Saturday, December 3, 2022

The Darien Gap: About Migrants and Survival

A monumental obstacle for many migrants heading towards the American Dream is crossing the Darien Gap. A strip of about 66 miles of jungle, swamps and mountains, between Colombia and Panama, where the main challenge is to survive.

Economic instability, insecurity, repression, and global warming affecting countries in the Americas have led to a massive increase in emigration.

The Pan-American Highway, a route of around 19,000 miles that connects South America, from Argentina to Alaska, is the logical path for migrants destined for the United States. But in northwestern Colombia, in Turbo, the route abruptly ends and leaves a void. It reappears, more than 60 miles away, in Yaviza, Panama.

That almost impenetrable void of tropical jungle, swamps, mountains, rivers and the inherent dangers is what migrants must cross, with dreams of a better life, to reach someday San Ysidro, California, or El Paso, Texas.

Pan-American Highway. PHOTO: Wikipedia

Who Are They?

So far this year, US authorities have detained more than 2.3 million migrants at the southern border. Many come from South America and the Caribbean and have probably had to cross through the Darien Gap. More specifically, about 215,000 men, women, and children. Double the previous year.

The vast majority, at least so far, are Venezuelans. But Cubans, Haitians, Ecuadorians, Peruvians also come, including some 33,000 children.

Read Also  Demographic Data of Undocumented Immigrants

How Do They Cross?

Some migrants venture out and try to traverse the jungle on their own. But the challenges they face in these lands inhabited by the Guna, Emberá and Wounaan are innumerable. More than 152 people have lost their lives since 2019, according to the International Organization for Migration. But many claim that the figure is much higher.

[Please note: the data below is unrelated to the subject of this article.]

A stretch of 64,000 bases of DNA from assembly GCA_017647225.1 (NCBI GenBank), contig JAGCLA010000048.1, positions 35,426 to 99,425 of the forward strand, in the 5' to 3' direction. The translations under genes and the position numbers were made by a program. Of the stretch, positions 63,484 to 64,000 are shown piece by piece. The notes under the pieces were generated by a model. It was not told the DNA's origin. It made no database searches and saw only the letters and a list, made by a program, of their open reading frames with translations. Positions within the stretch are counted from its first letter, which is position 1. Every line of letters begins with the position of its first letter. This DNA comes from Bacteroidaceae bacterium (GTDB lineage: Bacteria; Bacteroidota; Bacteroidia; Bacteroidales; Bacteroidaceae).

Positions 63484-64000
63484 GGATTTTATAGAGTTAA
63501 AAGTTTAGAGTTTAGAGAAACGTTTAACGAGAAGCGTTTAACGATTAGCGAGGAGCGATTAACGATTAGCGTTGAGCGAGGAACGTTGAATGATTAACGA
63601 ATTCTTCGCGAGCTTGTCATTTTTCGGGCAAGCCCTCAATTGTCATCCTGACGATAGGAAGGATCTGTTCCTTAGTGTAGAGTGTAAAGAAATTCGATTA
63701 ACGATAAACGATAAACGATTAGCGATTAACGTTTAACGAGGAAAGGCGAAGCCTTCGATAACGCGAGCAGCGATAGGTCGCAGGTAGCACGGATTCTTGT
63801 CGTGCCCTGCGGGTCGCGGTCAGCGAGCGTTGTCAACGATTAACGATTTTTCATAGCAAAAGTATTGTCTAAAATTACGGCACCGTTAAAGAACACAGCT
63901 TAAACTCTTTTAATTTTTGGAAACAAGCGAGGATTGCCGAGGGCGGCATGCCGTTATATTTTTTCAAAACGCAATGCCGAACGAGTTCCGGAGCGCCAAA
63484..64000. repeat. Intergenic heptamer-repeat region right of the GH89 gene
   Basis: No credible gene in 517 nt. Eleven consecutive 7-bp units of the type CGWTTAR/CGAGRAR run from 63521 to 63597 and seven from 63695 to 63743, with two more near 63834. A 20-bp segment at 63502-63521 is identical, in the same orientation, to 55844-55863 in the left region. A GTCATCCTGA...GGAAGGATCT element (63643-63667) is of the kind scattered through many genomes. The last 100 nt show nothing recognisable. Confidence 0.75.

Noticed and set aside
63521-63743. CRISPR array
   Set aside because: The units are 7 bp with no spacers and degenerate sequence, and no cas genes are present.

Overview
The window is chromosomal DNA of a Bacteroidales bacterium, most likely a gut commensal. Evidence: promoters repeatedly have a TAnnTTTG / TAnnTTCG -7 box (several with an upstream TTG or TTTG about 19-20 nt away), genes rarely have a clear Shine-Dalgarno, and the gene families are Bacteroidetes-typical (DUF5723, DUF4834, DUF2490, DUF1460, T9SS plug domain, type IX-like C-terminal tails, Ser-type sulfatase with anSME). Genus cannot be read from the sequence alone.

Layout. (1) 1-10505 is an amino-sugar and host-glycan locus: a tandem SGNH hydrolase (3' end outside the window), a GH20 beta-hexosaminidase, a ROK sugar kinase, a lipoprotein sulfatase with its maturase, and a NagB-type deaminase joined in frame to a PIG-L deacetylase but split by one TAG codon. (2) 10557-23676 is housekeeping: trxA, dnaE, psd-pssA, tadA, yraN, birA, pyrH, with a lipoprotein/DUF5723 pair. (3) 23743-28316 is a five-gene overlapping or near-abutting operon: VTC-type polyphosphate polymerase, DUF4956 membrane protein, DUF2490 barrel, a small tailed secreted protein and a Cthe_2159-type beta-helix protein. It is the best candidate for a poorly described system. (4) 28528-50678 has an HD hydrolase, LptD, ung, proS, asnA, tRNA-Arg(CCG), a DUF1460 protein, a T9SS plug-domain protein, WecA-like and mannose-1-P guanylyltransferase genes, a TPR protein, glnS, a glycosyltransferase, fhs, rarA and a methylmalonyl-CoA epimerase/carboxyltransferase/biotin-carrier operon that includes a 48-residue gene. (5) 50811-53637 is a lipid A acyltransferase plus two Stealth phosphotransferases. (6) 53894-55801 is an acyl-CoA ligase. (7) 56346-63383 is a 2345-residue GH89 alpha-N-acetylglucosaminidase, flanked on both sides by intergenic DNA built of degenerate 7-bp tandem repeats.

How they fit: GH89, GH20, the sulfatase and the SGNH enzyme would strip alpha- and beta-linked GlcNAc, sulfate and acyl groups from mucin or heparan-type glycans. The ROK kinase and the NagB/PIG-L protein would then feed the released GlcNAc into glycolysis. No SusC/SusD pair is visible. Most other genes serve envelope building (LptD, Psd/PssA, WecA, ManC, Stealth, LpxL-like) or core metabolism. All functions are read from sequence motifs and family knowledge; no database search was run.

Therefore, most seek assistance. And around this assistance, a multimillion-dollar business has emerged that includes advertising on sites like Facebook and TikTok, guides that are organized into cooperatives, and residents of the region who offer a whole series of services, such as food and being able to sleep in a tent. Services, for which, of course, you have to pay.

Costs

According to reports published in the New York Times, a guide costs between USD$50 and $150. Crossing a river, in a journey of less than two minutes, costs $10 and protection when sleeping in an area fenced with wire, $20.

As expected, a whole series of unscrupulous people, who take advantage of the desperation of some migrants, have emerged. One company, VeneTours, has posted ads on TikTok advertising the Darien crossing as a tourist trip. The ad includes a phone in Colombia.

“Four days in the jungle with responsible guides,” states the ad. “All of Central America with VIP transportation and guides, plus a cell phone chip so you can always stay in touch. Accommodation, food, a 100% safe passage guaranteed”.

Read Also  Disinformation and division, the perfect recipe for political violence 

Venezuelans Deported

In October, the Venezuelans, who are the majority who cross through Darien, received the news that the United States government had just changed the rules. Until then, the immigration authorities allowed those seeking refuge to enter the country until the day of a judicial hearing that could take months or years to arrive. But starting in October, invoking health regulations related to Title 42, Venezuelans would be deported.

Although the provision has been temporarily blocked by a judge, the Biden Administration’s restriction has changed many plans. This was reflected almost immediately in the traffic of Venezuelans through Darien, which dropped from a daily average of 4,000 to around 600.

But others keep coming to the Darien Gap. Some have no options and little to lose. If they don’t take risks, even if it means losing their lives, they have to return to that world of famine and misery, persecution, lack of opportunities, from which they want to escape. For them, it’s Darien or nothing.

This article was supported in whole or in part by funds provided by the State of California, administered by the California State Library and the Latino Media Collaborative.

RELATED ARTICLES

LEAVE A REPLY

Please enter your comment!
Please enter your name here

This site uses Akismet to reduce spam. Learn how your comment data is processed.

Latest articles

Most Popular

Reviews: Latinos in the News